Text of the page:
i am afraid. am female, am male, double. feel my body departing from my body, see my white hands, my eyes in the mirror, i don’t want to be double who am I? want to be me, male, female, see only white. i am facing myself, want to reach myself, stretch my arms out towards myself where am i? i see, kiss, hug and intermingle. at some point lea appears, then reappears, and at last he is aware of her. b. senses: he’s lying in bed, it’s morning, his room is blurry, he tries to take it in, feels the movement of his head, doesn’t try to steer it. no hope for a good day today, fuckingettingup, fuckingschool, fuckinglife. what pisses him off as usual is his mother trying to wake him, year after year the same words, phrases, that tone of voice. there’s no escape from her love, it makes her wake him so tenderly that waking is almost unbearably dragged out. his coming round, collecting himself, his crankiness are all reactions to the way she tries to stave off reality. if at lunch he tells her he was late for school again, that lat wound him up or he got to flirt with lenkel in lieu of an apology or that lehm got all moral on him about his constant sloppiness, she says: perhaps we should get up earlier, or she just accepts it. it’s impossible to get up earlier if only because the morning would be dull, a dull start tinges the whole day. even throwing back the cover is an effort, so he doesn’t, certain of another warning. the patient stage of her waking-up ritual is past, now she’s ratty, soon she’ll be adamant: when she gives up, he’ll get up. after he’s made himself open his eyes, his mind becomes clearer, he runs through the school day with a glance at the timetable pinned to the wall. he can’t read what it says but he’s given each subject its own colour and almost knows the lesson plan by heart. still, to be certain, he has to overcome his short-sightedness. b. loves his glasses, they’ve been his friend in all sorts of situations, for the past two years they’ve been through what he’s been through, he’s proud of them; when he comes in from the rain and has to clean them, when they fog up in the shift from cold to warm and he’s blind; now he kisses them, murmurs, sings, does an operetta: i am your slave my whole life long. b. sits up, swings from his bed, the mattress has shifted, he stands up, turns around, black spots before his eyes for a moment, low blood pressure, he hears his spine cracking as he stretches backwards. he staggers into the hall after he’s put on his jeans, goes to the wardrobe and stands indecisively: shirt time is decision time. eventually he grabs any old thing, throws it on and sits at the table where she’s been calling for a while: i’m already at the table! two eggs are waiting for him, one in the schnapps glass with the gold rim, the other lying next to it, and the cup of coffee, into which he tips milk and three heaped teaspoons of sugar. he hears himself say: first class is double latin. the coffee is a testimony to maternal care: a lot of love, a little cocoa. from an early age, lea has determined his taste, he can’t eat anything without sweetener these days, he’d prefer something bitter or sour. as he stirs, he thinks of what he dreamed, finds it hard to remember. as always, this makes him try all the more, which makes it even harder. most times, his dreams don’t come back to him except sometimes at school, perhaps at break time, but often in some boring lesson, which makes the class even harder to endure. he gets hot thinking his own thoughts, he wants to flee, run away, give himself entirely to last night’s dream: to be alone now, allowed to work it through, in peace. but instead he has to sit with his mother whom he calls by her first name, or with a bunch of bored teenagers who are probably thinking about their dreams, or their girlfriends, or their last wank or their good grades, if they aren’t doing their homework for the next lesson. if b. storms out now, down the steps, across the courtyard to the toilet, his dream will be gone, he’ll curse himself, wait a while then go back upstairs. he knows what’s in store once he’s drained his cup of coffee: the nauseatingly trivial and familiar demands, warnings, instructions, the packing of his school bag, the bathroom ritual with constant shouting from outside the door, he forgets everything: teeth-brushing, his glasses, his money, his books, his key, notes etc. b. eats the second egg with that slow dedication that makes his mother worry whether she can ever let him leave home, making precisely this a necessity and reinforcing b.’s desire to do so: when he no longer needs to delay anything, he’ll change. he stands up, dithers on the spot for four seconds, then goes into the bathroom. he hates his morning ejaculations, his well-practised beautiful body, his hair in the mirror, his nose that, once you know, you can see has been broken, jumping on the trampoline at school, his eyebrows that join above it, his mouth with its full lips, the two incisors that appear when he smiles, the hair on his chin, so scant that it makes him feel awkward. what he loves are his upper lip, the pubescent fuzz that’s having some success, and the large, pale-red tip of his cock in his right hand. he overlooks that his eyes are large and sky-blue, he only knows that they’re much more expressive with make-up, that his long eyelashes only have their full effect when he slowly closes his eyes, which comes across as wayward or awkward or snooty or cocky. when he comes out of the bathroom, lea’s standing there in her coat, although she knows perfectly well that he’ll be another ten minutes. he tells her this, irritated, has no idea of course where his latin book has got to, reads the headlines of yesterday’s newspaper to reconfirm that he’s not alone in the world, but he’s with lea, who follows him everywhere. he picks up his german book from the floor, making the notes and the booklet inside fall out which causes a further delay of about fourteen seconds that makes them both even more impatient. digging around among the coats: the black jacket with the arafat scarf or the grey silk scarf isn’t warm enough, and the coat is too well-cut for the scruffy types to accept, a fashion without guarantee: cdu-party key rings can also hang on low-slung jeans. he puts on the cardigan which isn’t warm either but he likes it because his badges fit between the two rows of stitching: and armed with badges, he is strong. b. puts a thick pullover on underneath, loops a belt around his waist, looking like a girl from the back, reaches into the key box as he goes past and goes on ahead. long, dark entrance hall, doors on either side, lift, glass door, seventy letter boxes, seventy doorbells. it’s a beautiful, clear winter day and from the village, the bells are ringing, they cross a field, his mother enters the six-storey building ahead where all the tenants behind them work: the hospital. b.’s mother is a nurse, they live in the residential home for healthcare workers, and just now b. is reaching the misplanned intensive care unit that is now used for housing, where his classmate lives, the daughter of a doctor. b. drums his fingers on the window pane where, on the other side, leyla is just putting on a blouse and looking in the mirror. she turns round to him, sees him, laughs, makes a sign he can’t work out and leaves her room. tchaikovsky’s first piano concerto is coming from somewhere. leyla comes out with lutfiye, gives him a kiss on the cheek, asks: hey, how are you? and takes his hand. you’ve got my shirt on says b. and gets a smiling yes in return for his thoughtfulness. the two sisters are a head smaller than him, the three of them look funny in the big wardrobe mirror when they visit him. have you learned the words for the vocabulary test? lutfiye asks him seriously. she’s cramming for her ‘a’ levels, sometimes tests him on stuff that they’re forced to learn. b. laughs, asks: what for? he takes for granted her solidarity and condemnation for his flights into anarchy. leyla talks to lutfiye in their native tongue – turkish – b. walks along with them, not the centre of attention, irritated, then reminds himself that he’s just used to being it or is perhaps being foolish. they go past the high hospital building where a woman jumped from the top floor not long ago. they bypass the faded traces of blood in the grass, have to climb over a chain, there’s no official path here, leyla holds it up after b. has climbed over it and bends down and under it, while lutfiye goes round it altogether. like every morning, b. feels the advantage of being almost six foot two. i don’t look brawny, he thinks, just lanky. they cross the main road, turn into a small street, go round the schoolyard that is bounded on two sides by the pavement and enter the building, a school route of five minutes. outside the doors, people stand waiting for the bell, smoking their first cigarettes, having their first moan. b. says hello!, loses the two girls to some group of kids, goes over to renate whom he owes a mark from yesterday, gives it to her, chats. renate asks, what’ve you got now? latin, b. answers, because since they started the course system, each one has a different timetable. b. gets his latin book out and looks at the vocabulary words for the first time. they have precise meanings. there is only one word for good, decent, prosperous: bonus. and liberalis means both frank and generous. when the bell rings, they linger a while, then go into the classrooms. b. has to go to room twenty-two, up a few stairs in the old building, a few hellos!, a few silent looks, arrives, goes in, sits down next to laura. hey stupid, how ya doing? she greets him like every morning, oh, just like always. she gives him an invitation for saturday’s youth mass in the village church that her youth group have been preparing for a long time. she knows he’ll come, doesn’t waste words asking, just presses the dog-eared invitation retouched with felt tip into his hand and says: you coming? b. says oh sure, and smiles. she tells him about her work, he shares her joy in the seminars and successes, the small-town pastor’s youth work. which is a great deal in a society that encourages everything except social behaviour. b. goes over to the blackboard, takes a piece of chalk and writes in his childish scrawl: those who don’t expose themselves to danger, are killed by it. someone calls out from the crowd: are you some kind of philosopher? and the ones who have read it laugh, b. too, they sit on the tables, and when the latin teacher comes in, they’ll drop into the chairs which their feet are still propped up on, they don’t even notice the steady abhorrence of him at the front. although lat pretends to be hip, they all know that he’s not quite at ease with this new-fangled way of behaving. and lat is mr banks, whose governess is mary poppins, and who singingly announces: tradition, discipline and rules/must be the tools/without them we’ll see: disorder, catastrophe, anarchy. someone who’s had to spend his whole career translating tendentious reports on infantry, encampments and attacks has a worldview infused with true values: there are hard workers and lazybones, cowards and statesmen, speakers and the people. only in this disguise is one reactionary and progressive. in latin texts, the world is ruled by the hard-working and the strong who let youths vie for their favour, a circumstance that, as lat comments indignantly, was due to the prevailing lack of morals at that time: a rare caveat. if you never learn the background to things, how are you supposed to presume there is one? no one around b. seems to notice the cruelty of lat’s example sentences that illustrate various grammatical rules. but it’s important whether he killed his mother beforehand or if he was right in the middle of it! the leader saw that the soldiers loved him! he thought he was a friend! and on cicero: the text is written for intelligent romans, not fish-sellers! and the worst thing is his repetition three or four times a lesson of the phrase: with deadly certainty! next to him peter is trying to set fire to his textbook under the desk, perhaps testing the school curriculum for resilience. b. escapes by exchanging notes with laura. now and again, he’s called on and has to recite rows of pronouns, he gets it wrong of course. lat bellows, learn, you atreuses! through the room and no one dares ask what it means. b. is done with lat. lat regularly goes over time and doesn’t give a break in a double lesson. when they’re outside, the conversations start: did you see the film yesterday on tv? crazy! the way he kept whacking him in the stomach and kept shouting: kindergarten! and everyone dead at the end. beginning was a bit tacky but otherwise resuuult! second repeat and they’re still none the wiser, b. thinks melodramatically. a few of them go over to the kiosk that makes a living from them: chatting, drinking coke, eating crisps or rum balls or trail mix, buying or sponging cigarettes, and there’s the area where the dealers hang out with their shit. the following incidents threaten to escalate into complete chaos, writes the school headmaster on a handout: every break time, the school is turned into a travelling circus. doors, tables and chairs are demolished, without anyone taking the slightest responsibility. hygiene would justify locking the toilets, the cisterns are blocked, rolls of toilet paper are shoved into the drainpipes, toilet seats are dirtied in the most revolting manner, paper towels are set alight, etc. the windows have been equipped with special security arms. in many cases, these arms have been removed in order to open the window fully. it is worrying to observe the conduct of students and motorists in front of the building. it is merely a question of time before the first accident confronts us with the reality of an administrative investigation. therefore please advise your classes once again that all pupils below the tenth grade are forbidden to leave the school yard at break times. i propose to the conference that we punish infringements with up to three days’ suspension because i cannot be accountable otherwise for pupils’ safety. to underscore the seriousness of the situation, i am sharing this letter with the town council and the parents. at the same time, i would ask all class teachers to read out my directives to their classes! despite the mostly amused reaction to the handout, profits fall, leaving only the ones who have to knock back their beer at half past nine in the morning because they can’t take it otherwise. that’s what school teaches you: if it’s all shit anyway, then just get the hell out of the whole thing, no conforming, whatever happens! resistance is a pile of shit damned to fail from the start, not worth it. better a bottle of beer or a joint. and someone who’s just toking on one and whose ‘nuclear power? no thanks!’ badge is winking from his jacket smiles at b. and says: if only we smoke enough, they’ll soon stop with their nukes. the guy laughs back. b. goes into the new building, advanced german with lenkel, counts towards ‘a’ levels. at the beginning he tells the others he’s tempted to take her hand, breathe a kiss on it and, with a struggle to control himself, stammer the words: ‘my dear lady, i honour thee.’ lenkel provokes it, she’s fashionable and small and fat. in any case nothing helps much, not discreet lilac nail varnish nor the matching handbag, watch or ear clips for every outfit: the trouble the woman goes to is simply staggering. b. watches her reading a woman’s magazine during a class test and can hardly finish his essay because he’s laughing so much in sympathy for this woman whose face reveals everything: her frustration, her difficulties.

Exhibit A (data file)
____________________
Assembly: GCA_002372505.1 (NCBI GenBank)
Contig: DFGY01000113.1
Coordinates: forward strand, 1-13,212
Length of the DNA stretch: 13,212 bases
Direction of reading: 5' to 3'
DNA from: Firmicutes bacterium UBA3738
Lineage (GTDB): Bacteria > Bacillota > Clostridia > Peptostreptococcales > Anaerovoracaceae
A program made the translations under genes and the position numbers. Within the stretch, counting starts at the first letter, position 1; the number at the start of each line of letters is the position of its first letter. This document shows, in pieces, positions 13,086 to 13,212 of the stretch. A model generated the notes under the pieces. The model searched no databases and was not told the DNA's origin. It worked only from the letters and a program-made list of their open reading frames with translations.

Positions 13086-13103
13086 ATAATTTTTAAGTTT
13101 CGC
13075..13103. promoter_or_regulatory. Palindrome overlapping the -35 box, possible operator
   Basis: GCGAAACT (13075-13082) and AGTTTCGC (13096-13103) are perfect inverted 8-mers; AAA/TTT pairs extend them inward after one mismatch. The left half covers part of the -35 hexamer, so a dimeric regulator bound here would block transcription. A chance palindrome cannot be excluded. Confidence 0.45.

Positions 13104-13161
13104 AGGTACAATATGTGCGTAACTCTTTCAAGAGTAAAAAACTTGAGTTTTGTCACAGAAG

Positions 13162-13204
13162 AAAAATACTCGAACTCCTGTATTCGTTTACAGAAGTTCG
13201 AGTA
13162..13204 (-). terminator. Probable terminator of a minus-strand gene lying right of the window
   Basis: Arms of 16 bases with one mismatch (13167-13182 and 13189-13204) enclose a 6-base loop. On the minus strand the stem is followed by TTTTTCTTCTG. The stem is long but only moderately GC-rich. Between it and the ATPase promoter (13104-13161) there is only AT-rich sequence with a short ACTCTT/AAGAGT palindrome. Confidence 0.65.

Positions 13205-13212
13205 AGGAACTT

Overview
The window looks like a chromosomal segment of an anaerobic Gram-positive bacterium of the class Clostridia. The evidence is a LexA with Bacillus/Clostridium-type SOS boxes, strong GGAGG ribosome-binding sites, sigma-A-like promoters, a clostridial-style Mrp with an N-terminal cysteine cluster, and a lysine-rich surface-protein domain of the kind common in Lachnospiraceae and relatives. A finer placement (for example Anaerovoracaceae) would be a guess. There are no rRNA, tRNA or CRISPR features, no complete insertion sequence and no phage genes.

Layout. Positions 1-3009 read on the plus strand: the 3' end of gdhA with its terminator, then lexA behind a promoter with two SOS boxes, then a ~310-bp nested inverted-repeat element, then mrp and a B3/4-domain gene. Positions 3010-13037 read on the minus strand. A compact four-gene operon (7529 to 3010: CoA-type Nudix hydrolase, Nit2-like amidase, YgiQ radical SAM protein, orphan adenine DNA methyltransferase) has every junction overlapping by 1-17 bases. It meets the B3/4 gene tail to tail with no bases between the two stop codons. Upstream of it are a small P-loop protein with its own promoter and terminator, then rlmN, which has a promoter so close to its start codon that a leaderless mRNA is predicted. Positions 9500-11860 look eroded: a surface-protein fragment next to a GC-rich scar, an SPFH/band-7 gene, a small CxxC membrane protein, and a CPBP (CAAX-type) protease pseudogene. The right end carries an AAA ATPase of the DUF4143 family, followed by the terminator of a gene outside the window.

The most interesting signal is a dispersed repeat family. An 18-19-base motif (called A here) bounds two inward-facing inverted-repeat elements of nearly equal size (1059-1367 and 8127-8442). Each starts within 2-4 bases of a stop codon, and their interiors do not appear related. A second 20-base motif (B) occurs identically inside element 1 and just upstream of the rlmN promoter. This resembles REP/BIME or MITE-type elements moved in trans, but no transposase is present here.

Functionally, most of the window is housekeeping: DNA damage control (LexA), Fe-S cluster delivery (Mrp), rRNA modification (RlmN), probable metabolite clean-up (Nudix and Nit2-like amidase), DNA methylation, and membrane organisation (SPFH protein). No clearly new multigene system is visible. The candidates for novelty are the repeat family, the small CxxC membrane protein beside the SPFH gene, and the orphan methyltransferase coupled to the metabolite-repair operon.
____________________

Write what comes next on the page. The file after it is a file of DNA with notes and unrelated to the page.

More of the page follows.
From Kleinstadtnovelle  © Konkret Literatur Verlag, Hamburg and Thomas Keck, Berlin/Hamburg 2002
Brecht poem cited from Bertolt Brecht: Poems 1913-1956, ed. Ralph Manheim, Routledge 1998